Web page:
Top 11 Jdbi Interview Questions You Must Prepare 16.Aug.2022

  • JDBC is a long-established standard used in Java to access SQL databases. DB Vendors implement a JDBC driver so that all DBs can be accessed in a uniform manner. Practically everything done with databases in Java uses JDBC.
  • JDBI is a convenience library built on top of JDBC. If your database has a JDBC driver, you can use Jdbi with it. JDBI is a performant, production ready, easy to use library that takes the pain out of JDBC.

  • JDBI is a convenience library built on top of JDBC. If your database has a JDBC driver, you can use Jdbi with it.
  • JDBC works very well but generally seems to optimize for the database vendors (driver writers) over the users. jDBI attempts to expose the same functionality, but in an API optimized for users

The SQL Object extension sits atop Core, and provides a declarative interface. Tell Jdbi what SQL to execute and the shape of the results you like by declaring an annotated Java interface, and it will provide the implementation.

// Define your own declarative interface

    public interface UserDao {

    @SqlUpdate("CREATE TABLE user (id INTEGER PRIMARY KEY, name VARCHAR)")

    void createTable();

    @SqlUpdate("INSERT INTO user(id, name) VALUES (?, ?)")

    void insertPositional(int id, String name);

JDBI usually requires three steps to get to a result:

  1. Obtain a connection
  2. Prepare a statement
  3. Fetch results (meaning iterate over a result set, even if you only need one value)

There are couple of reasons why should you prefer it over Hibernate:

  1. You don’t need to worry about lazy/eager fetching and how that is going to affect your query time on large data sets.
  2. You know exactly what SQL is going to be executed to acquire the data you are requesting. With Hibernate, you can sometimes have to do a lot of messing around with HQL and configuring your objects to what you intended to have returned. You ultimately resort to SQL, but then have the difficultly of properly mapping your results back to your domain objects, or you give up and allow hibernate to fetch them one by one.
  3. Mappings aren’t complicated because you manage them on your own and you don’t have to rely on getting the right combinations of annotations and optimizations.

  • Hibernate can generate large numbers of unnecessary queries, even due to minor misconfigurations. When properly configured it still often performs worse than simple SQL queries.
  • Hibernate is definitely more of an abstraction, and in my opinion is great for a simple apps. But my in experience, as things get more complicated the abstraction leaks. You end up having to put debug statements to see the queries produced by hibernate, tweaking the annotation to get different queries, hopefully with a more performant query plan.
  • Hibernate is opinionated about your data structure. When you have a data structure that doesn’t folow it’s notion of keys and relationships the Object-relational Impedance Mismatch is going to hit you even harder. Hybrid-ORM frameworks, such as JDBI, allow more flexibility when mapping to objects and thus provide more runway before you have to start coding significant work arounds for this issue.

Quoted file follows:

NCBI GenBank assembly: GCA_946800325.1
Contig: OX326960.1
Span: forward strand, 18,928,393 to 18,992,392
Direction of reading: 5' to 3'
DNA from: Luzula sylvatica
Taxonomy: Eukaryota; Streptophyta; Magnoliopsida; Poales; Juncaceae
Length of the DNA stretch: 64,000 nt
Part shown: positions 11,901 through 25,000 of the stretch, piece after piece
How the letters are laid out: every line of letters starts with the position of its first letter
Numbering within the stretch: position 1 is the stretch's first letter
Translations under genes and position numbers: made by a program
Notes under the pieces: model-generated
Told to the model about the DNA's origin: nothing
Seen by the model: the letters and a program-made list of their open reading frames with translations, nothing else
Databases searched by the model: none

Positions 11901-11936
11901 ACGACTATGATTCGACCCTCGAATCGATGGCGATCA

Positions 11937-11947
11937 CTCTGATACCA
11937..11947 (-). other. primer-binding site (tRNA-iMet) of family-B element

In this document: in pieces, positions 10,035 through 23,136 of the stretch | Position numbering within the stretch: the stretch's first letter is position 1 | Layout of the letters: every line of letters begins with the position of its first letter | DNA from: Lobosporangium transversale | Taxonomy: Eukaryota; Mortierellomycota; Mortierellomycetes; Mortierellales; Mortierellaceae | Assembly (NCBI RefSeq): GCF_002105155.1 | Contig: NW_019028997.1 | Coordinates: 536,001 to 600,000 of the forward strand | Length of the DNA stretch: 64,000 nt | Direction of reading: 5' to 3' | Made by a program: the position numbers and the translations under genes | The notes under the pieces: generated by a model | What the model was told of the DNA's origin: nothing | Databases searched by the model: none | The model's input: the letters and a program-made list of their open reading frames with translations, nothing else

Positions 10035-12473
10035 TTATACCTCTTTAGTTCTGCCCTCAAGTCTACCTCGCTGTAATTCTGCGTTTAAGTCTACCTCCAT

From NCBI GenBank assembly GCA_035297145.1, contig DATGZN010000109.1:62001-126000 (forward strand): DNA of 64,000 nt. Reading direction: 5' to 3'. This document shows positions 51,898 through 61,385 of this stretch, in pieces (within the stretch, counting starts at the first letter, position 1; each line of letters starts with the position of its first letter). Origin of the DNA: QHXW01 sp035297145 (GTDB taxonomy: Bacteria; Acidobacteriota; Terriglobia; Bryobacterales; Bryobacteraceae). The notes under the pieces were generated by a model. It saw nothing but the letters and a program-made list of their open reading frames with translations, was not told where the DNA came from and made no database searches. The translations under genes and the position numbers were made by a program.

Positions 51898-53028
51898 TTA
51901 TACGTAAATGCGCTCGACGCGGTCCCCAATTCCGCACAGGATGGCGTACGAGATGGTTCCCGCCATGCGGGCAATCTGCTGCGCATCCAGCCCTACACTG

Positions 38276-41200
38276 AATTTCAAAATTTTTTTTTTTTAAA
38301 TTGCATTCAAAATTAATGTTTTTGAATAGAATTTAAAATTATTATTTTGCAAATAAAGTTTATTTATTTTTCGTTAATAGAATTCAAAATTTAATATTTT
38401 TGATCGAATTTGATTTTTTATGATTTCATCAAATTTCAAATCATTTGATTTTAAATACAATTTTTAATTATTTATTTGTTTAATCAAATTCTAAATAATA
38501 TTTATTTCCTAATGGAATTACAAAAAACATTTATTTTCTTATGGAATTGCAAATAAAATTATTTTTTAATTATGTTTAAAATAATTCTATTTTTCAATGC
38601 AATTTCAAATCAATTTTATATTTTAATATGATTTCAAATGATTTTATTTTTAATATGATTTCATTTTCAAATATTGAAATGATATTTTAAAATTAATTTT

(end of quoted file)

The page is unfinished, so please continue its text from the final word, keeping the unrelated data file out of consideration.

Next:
• You don’t see the performance problems until you scale! When your application is small and simple everything seems to go along smoothly, then you scale and all of a sudden hibernate queries are the root of your performance problems.

  • JDBI stands for Java Database Interface. 
  • JDBI is a performant, production ready, easy to use library that takes the pain out of JDBC.

The Core API provides a fluent, imperative interface. Use Builder style objects to wire up your SQL to rich Java data types.

List<Users> users = handle.createQuery("select * from users where name = :name and id = :id")

                .bind(0, "Tom")

                .bind("id", 1)

                .map(Users.class)

                .list();

There are many benefits of JDBI Library.

Some of them are :

  1. It’s lighter than an ORM (like Hibernate or Spring)
  2. JDBI is a performant, production ready, easy to use library that takes the pain out of JDBC
  3. From a maintenance perspective I find it incredibly easy. Since it’s annotation and interface based it’s easy to mock out for testing. And making changes to either the queries or interface is simple and straightforward, there’s no need to rewrite a bunch of code.

JDBI exposes relational database access in two different style APIs

  •   Fluent style API
  •   SQL Object style API

  • Hibernate and JDBI start with very different assumptions about the relationship between the developer and the database.
  • Hibernate supposes that the developer is agnostic to the choice of database and would really rather not be bothered with writing SQL.
  • JDBI presumes that the developer is deeply connected to the database and its design and implementation choices, and would prefer a straightforward mapping from handwritten SQL to Java.